At times, I hear an argument that the health needs of new arrivals would be better provided by a centralised specialist service and, once screened, these people would then be placed with a family general practice. I think this misses opportunities for rapport and trust to be established during the critical initial assessment phase, and also the opportunity for new arrivals to become empowered using mainstream services. One of the main groups of doctors advocating for refugee care are doctors working solely in community health centres. I frequently hear a similar argument that only these centres can provide adequate new arrival healthcare. My experience is that there will always be a role for these organisations to support the most complex of new arrivals, however, I think these centres have adapted to the worsening poor support provided over the years for new arrivals. Many new arrivals could have accessed mainstream private general practice if appropriate supports had been in place. Instead, community health centre doctors (who often attempt to provide good care in difficult circumstances) burn out and turn over in the process of trying to provide care with poor support, or the community health centre closes its books to new appointments. Also, there is a small proportion of private general practices that end up seeing these people in a frequently unprofessional manner, where incomplete (if at all) health assessments occur and inappropriate Medicare billing occurs. I have seen this situation occur frequently. I have reached the unfortunate conclusion that it is the option of least resistance used by the settlement agency to avoid providing more-appropriate support and establishing relationships, and providing support to competent practices. Case worker support is so integral, and most GPs in private practice will not become involved unless there is better support.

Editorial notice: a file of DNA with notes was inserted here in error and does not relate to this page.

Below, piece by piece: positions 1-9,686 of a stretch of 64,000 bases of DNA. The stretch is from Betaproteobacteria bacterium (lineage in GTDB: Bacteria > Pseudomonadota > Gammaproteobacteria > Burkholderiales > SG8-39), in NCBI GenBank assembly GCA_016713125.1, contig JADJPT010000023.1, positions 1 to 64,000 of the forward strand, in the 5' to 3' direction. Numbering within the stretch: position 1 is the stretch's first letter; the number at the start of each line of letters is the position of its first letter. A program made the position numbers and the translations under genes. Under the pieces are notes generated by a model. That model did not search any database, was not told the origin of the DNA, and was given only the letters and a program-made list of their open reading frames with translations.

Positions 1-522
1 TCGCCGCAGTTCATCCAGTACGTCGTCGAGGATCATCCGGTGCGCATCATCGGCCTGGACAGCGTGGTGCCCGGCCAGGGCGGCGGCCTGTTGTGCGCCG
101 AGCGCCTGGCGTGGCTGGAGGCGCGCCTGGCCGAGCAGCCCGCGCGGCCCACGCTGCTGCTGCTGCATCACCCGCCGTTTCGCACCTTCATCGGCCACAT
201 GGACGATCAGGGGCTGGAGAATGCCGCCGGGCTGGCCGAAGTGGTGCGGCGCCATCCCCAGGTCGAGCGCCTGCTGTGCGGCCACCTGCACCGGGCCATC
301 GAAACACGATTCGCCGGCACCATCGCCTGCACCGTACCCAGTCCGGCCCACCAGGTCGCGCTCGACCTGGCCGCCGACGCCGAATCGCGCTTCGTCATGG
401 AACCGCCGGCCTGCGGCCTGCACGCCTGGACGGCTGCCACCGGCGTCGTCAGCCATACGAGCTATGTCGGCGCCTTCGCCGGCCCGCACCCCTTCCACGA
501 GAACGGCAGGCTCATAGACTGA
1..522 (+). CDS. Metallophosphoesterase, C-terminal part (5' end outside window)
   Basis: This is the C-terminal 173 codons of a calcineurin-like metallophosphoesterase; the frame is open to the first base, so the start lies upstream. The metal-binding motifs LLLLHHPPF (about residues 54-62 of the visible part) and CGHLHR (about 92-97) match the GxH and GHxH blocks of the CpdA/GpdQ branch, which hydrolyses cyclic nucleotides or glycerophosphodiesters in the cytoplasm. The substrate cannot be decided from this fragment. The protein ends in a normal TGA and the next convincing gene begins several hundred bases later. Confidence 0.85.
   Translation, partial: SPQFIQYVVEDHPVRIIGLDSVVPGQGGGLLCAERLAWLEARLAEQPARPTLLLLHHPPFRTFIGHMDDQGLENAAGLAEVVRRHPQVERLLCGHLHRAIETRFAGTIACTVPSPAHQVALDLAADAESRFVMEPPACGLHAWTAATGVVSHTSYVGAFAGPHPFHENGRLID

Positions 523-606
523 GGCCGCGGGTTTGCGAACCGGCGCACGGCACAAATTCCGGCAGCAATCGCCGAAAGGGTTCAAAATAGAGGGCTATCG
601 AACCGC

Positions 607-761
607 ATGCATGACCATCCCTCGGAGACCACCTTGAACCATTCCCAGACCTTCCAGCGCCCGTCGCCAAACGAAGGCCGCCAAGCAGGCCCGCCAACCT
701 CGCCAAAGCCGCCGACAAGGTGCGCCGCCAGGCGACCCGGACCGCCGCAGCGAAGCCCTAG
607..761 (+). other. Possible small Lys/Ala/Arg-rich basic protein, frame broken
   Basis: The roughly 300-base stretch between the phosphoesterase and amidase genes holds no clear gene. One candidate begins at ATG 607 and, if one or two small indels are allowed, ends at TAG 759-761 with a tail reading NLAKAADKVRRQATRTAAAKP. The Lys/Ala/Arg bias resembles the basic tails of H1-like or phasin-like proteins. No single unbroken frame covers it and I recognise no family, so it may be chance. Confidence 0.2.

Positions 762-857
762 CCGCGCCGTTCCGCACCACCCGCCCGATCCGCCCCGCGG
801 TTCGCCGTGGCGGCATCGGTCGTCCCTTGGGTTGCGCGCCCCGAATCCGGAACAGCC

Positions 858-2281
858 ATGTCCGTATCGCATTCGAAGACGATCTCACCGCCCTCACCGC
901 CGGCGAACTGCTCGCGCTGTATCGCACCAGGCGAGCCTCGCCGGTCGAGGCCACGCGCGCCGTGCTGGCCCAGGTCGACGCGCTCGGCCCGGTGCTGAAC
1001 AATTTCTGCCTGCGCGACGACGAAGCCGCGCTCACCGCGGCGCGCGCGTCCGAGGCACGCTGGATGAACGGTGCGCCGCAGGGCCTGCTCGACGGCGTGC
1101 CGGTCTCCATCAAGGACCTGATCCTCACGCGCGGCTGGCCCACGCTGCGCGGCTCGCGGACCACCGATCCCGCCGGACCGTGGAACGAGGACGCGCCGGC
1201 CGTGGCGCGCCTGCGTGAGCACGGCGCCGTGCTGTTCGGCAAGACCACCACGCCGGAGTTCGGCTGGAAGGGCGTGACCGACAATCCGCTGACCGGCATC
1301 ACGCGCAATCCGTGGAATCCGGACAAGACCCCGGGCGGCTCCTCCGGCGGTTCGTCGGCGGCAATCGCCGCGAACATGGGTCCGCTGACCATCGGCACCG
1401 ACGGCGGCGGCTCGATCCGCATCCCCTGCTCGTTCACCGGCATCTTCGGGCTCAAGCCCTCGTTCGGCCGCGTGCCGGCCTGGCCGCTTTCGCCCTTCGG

I have the clear impression that my local support agency is struggling and presumably poorly funded due to the high turnover of staff, lack of communication, regular poor experiences with case managers and recurrent problems.

I now only accept referrals for new patients from a cohort of capable volunteers. Their work is invaluable and often unrecognised. I also work closely with the Victorian Government-funded refugee health nurses. Both these groups are compensating for the inadequate main support service. As a result of trust in my work and familiarity with my processes, my current patients also refer me new patients as a result of reunifications, sponsorships and friendships.

I fear that the situation will worsen as the number of sponsored arrivals increase and support agencies attempt to transfer responsibility onto sponsors who are often unavailable or incapable.

I am sure many new arrivals are missing out on any initial health screening altogether, with dramatic outcomes.

My hope is that capable support workers be part of any future strategy, working closely and in coordination with general practice.